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The Flax Trade Meeting.

The; meeting of flaxinillers and those interested was held last night at the Masonic Hall. There was a good attendance, and Mr T. P. Williams occupied the chair. The chairman said that the meets ing was called to discuss matters in reference to the flax industry, and whether it was advisable to ask the Government to assist the industry by granting ft bonus. There was, he Baid, an impression among some of the millers that the bonus would only benefit, the middleman; that, he thought, was wrong, as the merchant was as anxious as the miller for the industry to revive, and they knew that it could only be done by getting the producer the best possible price. The merchants), as a rule, only acted as agents, and got their commission for buying— 'they were not speculators. ,Ji the flaxinillers approached the Government re bonus, he thongt the industry would be second to none in showing good returns. The number of hands emplbytd in the year 1890 were 216tf men and 1029 boys, and the total number of hands employed was B,l9Bj;>the amount of wages paid was £116,168, and bringing into the Colony the sum of £284,266 per annum, with an expenditure of only £6066 for machinery, etc. The flax industry has paid away one pound per ton in wages for every ton of green flax* brought to the miller The collieries of New Zealand only employed 1,655 hands, and paid in wages £173,588 with a value of #4279,777, bub very little of this was Yoreign capital. He quoted numerous other industries but contended that none coaw^ed- with the flax. He would nqggm'to get an expression from the«Wp|S'on the subject. Ml* W^wn said that the Government should bd asked to preserve tho flax and not allow it to be destroyed in the -way it was in this district, especially on the Motoa Estate and on Messrs Barber's run. He did not know bow to approach the Government in respect to the bonus, ' but he was quite in favoui of it. The ObtlfffiSW'Said that the Go veroraeni ihomld be asktcl to pre- 1 serve th* flax on that portion of the Motoa Efcffte not fit for settlement, | and tht remainder cut up in 100 acre blocks antt thrown open for selection. Mr Bdrctor said that it appeared to him that the flax millers did not want assistance, and wanted to maintairi their m^ependence, aa they did not peem* to take the interest they shou)^ in 'the matter. If they wanted the assistance of the business people, the millers must take the lead. . - The following were proposed as a Committee 1 !© consider all details in oonnection with the scheme, and re* port at ? another meeting :— Messrs TennantVjfinlson, Austin, Walden, Symons* Xgirdon, Border, Oaborne, Westwood and Rhodes, with power to add to their number, and that the CommitlMß «&fccfr £*i Mr Border's Hotel on Wednesday evening next, »atßo'oloclf. ; *- .... ' The meetiag4hen adjourned with a vote of tfefoliEe to the chair.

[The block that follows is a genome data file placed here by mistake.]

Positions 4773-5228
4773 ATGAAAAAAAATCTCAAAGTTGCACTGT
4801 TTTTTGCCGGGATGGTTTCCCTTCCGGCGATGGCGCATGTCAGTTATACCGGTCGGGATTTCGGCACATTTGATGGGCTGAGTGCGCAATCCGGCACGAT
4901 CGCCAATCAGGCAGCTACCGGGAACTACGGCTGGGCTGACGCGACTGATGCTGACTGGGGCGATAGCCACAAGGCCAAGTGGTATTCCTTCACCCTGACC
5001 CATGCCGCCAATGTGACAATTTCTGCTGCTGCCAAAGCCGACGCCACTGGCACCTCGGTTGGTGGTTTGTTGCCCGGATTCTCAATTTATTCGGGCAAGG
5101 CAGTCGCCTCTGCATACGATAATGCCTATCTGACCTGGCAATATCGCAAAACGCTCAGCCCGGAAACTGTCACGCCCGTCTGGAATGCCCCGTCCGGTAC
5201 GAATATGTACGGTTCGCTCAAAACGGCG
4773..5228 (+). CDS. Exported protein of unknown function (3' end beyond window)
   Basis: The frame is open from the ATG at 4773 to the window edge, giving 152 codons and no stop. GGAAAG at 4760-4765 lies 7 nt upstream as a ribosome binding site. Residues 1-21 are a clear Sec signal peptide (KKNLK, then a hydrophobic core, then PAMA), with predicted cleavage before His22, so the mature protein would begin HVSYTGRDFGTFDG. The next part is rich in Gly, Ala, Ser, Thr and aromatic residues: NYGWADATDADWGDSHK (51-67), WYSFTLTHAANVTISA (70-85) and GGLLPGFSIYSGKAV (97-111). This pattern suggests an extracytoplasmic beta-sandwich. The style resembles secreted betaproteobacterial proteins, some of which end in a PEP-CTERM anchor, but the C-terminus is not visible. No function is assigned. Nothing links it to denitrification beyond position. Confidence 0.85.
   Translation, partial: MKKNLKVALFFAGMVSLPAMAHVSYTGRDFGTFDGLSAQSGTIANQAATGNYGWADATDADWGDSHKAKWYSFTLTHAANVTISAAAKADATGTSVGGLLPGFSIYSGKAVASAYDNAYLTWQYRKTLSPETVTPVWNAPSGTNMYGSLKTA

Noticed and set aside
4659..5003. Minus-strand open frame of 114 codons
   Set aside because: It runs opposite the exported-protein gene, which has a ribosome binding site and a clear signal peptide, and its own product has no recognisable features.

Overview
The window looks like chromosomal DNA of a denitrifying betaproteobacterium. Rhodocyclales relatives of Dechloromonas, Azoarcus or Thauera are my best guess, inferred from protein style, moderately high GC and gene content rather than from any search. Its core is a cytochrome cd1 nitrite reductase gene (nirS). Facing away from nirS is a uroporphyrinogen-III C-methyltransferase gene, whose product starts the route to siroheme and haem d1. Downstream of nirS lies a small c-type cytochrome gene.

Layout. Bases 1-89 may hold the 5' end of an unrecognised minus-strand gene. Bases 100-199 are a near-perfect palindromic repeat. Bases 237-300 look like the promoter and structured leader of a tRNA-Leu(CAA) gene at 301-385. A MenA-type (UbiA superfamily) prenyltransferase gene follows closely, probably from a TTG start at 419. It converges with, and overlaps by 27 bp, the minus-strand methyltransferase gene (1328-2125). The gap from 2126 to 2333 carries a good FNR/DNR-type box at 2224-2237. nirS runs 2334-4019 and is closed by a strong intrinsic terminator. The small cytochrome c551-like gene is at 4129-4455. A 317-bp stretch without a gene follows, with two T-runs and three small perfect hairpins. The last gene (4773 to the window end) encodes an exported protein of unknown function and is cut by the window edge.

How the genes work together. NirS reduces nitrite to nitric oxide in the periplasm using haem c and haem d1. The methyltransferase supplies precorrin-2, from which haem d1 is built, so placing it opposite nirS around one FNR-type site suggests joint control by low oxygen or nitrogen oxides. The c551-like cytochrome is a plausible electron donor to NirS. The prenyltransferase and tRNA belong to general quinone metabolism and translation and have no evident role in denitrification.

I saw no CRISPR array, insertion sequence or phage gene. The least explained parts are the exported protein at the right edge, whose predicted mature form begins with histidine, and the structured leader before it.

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The Flax Trade Meeting., Manawatu Herald, 21 September 1895

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The Flax Trade Meeting. Manawatu Herald, 21 September 1895